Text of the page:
# Problem of the Week #8

Only available on StudyMode
• Published : November 6, 2007

Text Preview
Problem Statement
This weeks P.O.W. was named, "The Hay Baler Problem", it was about a hay baler who had just finished weighing five bales of hay. Unfortunately, he weighed the bales was in combinations of two. He weighed bale 1 with 2, 1 with 3, 1 with 4, and every other two-baled combination. In the end, he came up with a set of 10 different weights. However, he did not remember which order he weighed the bales and was now supposed to determine the weight of each individual bale, not the bale combinations. Using the final weights (in kilograms) he came up with from all the bale combinations: 80, 82, 83, 84, 85, 86, 87, 88, 90 and 91, it is your job to figure out the final weight of each of the five individual bales of hay. Also, you may want to find out if there is possibly more than one set of weights for this problem, and how you know this. Process

When I first had to work on this problem, I was confused and asked Mr. Schenck for help (He was my old math teacher) because I did not really get it. He didn't understand it either so I gave him the problem so he could think about it over night. I decided to try it again later on over night also. The next day I went to see Mr. Schenck and we first started by trying to solve for the lowest weight 80. We decided we would just try and start adding up two numbers and see if the weights would all work out. We figured that since 80 divided by 2 was 40, and two bales would not weigh the same, we would start with one up from the halfway point 40, and go with 41. This is what we got: 80= 41+ 39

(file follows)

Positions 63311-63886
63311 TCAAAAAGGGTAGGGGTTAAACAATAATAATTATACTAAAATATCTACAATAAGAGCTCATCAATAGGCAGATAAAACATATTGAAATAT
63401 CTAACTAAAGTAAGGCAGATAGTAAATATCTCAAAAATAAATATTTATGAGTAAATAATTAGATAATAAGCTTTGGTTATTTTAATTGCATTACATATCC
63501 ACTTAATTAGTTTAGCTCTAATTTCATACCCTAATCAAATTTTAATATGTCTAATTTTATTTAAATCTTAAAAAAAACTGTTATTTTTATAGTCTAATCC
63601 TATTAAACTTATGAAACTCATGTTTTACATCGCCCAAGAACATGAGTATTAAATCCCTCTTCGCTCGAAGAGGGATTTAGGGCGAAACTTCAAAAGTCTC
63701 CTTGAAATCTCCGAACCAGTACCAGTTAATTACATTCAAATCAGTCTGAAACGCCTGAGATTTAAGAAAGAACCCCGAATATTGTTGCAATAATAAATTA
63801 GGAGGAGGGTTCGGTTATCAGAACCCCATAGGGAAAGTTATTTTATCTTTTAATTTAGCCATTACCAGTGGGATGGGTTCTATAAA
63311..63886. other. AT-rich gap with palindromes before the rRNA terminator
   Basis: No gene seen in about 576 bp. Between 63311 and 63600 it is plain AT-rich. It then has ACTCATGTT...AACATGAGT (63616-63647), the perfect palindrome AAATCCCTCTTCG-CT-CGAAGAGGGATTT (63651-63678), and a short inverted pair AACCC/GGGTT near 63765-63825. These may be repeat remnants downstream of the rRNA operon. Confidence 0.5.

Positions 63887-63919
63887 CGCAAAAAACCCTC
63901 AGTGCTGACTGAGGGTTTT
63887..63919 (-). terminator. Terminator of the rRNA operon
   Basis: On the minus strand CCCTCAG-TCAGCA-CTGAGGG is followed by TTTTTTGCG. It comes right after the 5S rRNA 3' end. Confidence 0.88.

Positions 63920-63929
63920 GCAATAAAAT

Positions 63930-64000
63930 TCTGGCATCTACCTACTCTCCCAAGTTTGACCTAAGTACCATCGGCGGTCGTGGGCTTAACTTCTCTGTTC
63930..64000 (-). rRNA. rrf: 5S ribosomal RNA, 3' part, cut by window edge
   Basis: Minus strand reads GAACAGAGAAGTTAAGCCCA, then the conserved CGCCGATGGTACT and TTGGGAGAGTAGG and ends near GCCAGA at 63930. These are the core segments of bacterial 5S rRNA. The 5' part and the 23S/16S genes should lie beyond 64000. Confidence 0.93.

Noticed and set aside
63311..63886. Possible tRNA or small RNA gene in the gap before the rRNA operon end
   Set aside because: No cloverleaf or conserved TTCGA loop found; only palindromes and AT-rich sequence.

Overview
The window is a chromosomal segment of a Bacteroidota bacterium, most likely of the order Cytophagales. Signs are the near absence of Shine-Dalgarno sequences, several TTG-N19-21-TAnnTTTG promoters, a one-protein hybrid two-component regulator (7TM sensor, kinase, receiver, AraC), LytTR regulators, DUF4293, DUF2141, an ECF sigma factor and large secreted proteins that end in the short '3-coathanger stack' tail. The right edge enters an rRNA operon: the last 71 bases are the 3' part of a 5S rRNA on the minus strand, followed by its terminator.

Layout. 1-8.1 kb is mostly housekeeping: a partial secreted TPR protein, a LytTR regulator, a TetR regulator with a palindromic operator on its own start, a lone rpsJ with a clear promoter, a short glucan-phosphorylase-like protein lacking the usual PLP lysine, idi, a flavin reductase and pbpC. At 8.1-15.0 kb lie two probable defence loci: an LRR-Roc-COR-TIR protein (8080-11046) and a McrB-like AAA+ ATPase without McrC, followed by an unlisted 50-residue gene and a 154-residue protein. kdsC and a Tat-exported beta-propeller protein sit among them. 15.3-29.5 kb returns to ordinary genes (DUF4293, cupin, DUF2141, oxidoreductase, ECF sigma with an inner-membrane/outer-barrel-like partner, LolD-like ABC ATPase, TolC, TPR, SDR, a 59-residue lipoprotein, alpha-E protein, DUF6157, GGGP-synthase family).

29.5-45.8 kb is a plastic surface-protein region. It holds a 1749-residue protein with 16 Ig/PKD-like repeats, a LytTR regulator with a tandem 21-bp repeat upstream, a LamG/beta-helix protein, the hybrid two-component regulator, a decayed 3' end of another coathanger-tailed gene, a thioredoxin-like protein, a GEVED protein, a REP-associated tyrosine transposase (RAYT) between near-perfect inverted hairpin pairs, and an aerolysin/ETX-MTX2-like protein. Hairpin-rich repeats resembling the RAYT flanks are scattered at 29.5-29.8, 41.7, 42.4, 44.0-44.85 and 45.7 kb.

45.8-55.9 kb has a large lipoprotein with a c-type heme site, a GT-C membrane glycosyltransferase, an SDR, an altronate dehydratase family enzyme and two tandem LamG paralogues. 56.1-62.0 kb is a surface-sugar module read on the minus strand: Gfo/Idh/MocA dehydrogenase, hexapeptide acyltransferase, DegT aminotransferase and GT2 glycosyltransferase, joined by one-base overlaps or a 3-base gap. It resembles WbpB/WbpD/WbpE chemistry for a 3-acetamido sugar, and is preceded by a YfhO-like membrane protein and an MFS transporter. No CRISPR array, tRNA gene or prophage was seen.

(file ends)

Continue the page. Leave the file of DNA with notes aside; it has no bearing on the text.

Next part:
This worked out and made sense. Figuring that bale 1 was 41 kgs, we moved on to the next weight. 82= 41+41
This is where we came to a problem, seeing as two bales wouldn't weigh the same, we could not have 41 as the weight of bale 1. Seeing as we came to that problem, we decided to reverse it around and this is what we got: 80 = 39+41 (1&2)

82 = 39+43 (1&3)
83 = 39+44 (1&4)
84 = 39+ 45 (1&5)
85 = 41+44 (2&4)
86 = 41+45...